Dysphagia is a problem that happens when you swallow. It’s hard to get food down the tube that goes from the mouth to the stomach. The tube is called the esophagus.

Esophagus and Stomach

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Esophageal dysphagia may be caused by:

Risk Factors

Your chances of esophageal dysphagia are higher for:


Common symptoms:

  • Having a hard time when you swallow
  • A feeling of food being stuck
  • Pain when you swallow
  • Regurgitation
  • Drooling, coughing, choking
  • Wheezing
  • Hoarse voice
  • Problems getting enough fluids or nutrition


You will be asked about your symptoms and health history.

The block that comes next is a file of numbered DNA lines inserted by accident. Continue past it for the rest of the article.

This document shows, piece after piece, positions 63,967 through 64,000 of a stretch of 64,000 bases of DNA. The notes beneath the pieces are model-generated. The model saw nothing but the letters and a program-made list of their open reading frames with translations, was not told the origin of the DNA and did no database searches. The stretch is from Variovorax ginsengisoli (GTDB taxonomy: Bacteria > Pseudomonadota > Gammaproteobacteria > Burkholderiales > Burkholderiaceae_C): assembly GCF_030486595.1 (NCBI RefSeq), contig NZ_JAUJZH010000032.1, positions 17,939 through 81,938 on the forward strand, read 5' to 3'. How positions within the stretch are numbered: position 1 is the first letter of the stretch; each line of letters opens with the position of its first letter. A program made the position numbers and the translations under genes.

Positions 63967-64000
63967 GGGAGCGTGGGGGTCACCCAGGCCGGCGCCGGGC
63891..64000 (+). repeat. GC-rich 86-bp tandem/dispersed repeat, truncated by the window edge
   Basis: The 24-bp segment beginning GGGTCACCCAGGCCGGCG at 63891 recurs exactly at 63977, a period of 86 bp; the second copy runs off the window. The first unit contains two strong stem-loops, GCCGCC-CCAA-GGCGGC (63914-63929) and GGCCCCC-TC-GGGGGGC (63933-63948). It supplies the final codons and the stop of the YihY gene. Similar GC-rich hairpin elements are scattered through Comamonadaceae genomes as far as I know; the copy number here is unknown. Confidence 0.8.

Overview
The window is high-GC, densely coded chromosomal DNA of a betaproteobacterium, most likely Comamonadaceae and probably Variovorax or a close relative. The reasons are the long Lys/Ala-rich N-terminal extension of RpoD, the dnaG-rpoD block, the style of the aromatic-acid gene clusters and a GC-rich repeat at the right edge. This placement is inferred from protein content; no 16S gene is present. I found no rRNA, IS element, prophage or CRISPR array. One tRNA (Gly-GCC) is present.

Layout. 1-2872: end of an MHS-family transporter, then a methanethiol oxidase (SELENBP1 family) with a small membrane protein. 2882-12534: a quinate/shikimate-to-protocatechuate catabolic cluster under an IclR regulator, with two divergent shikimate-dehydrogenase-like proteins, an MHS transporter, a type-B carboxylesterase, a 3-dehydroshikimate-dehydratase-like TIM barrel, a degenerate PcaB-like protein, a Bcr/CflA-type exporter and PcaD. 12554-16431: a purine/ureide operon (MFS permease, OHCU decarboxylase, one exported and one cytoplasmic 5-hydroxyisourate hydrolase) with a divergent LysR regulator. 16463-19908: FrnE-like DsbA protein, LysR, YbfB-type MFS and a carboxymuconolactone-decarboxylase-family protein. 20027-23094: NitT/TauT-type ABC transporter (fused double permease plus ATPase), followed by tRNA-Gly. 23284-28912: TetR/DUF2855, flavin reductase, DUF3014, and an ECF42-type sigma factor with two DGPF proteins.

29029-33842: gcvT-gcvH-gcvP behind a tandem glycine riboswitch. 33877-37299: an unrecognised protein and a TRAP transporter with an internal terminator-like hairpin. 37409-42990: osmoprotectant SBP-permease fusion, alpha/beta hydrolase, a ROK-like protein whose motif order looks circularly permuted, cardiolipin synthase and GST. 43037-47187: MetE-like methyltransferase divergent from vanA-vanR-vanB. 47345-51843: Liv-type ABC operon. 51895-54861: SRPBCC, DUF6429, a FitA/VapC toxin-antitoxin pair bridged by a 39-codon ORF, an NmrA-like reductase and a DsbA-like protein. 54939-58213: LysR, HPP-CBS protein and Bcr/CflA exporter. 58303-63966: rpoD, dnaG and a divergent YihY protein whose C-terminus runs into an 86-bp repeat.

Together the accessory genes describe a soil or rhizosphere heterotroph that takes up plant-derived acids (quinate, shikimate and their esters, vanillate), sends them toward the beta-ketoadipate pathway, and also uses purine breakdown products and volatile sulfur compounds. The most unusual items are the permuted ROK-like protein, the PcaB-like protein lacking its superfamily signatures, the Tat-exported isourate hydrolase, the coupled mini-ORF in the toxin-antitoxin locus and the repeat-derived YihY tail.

You may have:

  • A physical exam
  • A test to look for problems while you swallow
  • An upper GI endoscopy—a scope is used to look at the structures from the back of the throat to the stomach
  • A barium swallow
  • Tests on the muscles of the esophagus


Treatment depends on the cause. You may need:

  • Esophageal dilation—making the esophagus wider where it narrows
  • Surgery—to treat GERD or take out something that is blocking the path
  • Dietary changes such as:
    • Not eating foods that cause problems
    • Eating softer or pureed foods
    • Using a feeding tube if needed
  • Therapy—this will teach to swallow without choking
  • Medicines—to treat any causes, relax muscles, or reduce acid


The best way to prevent esophageal dysphagia is to treat what’s causing it.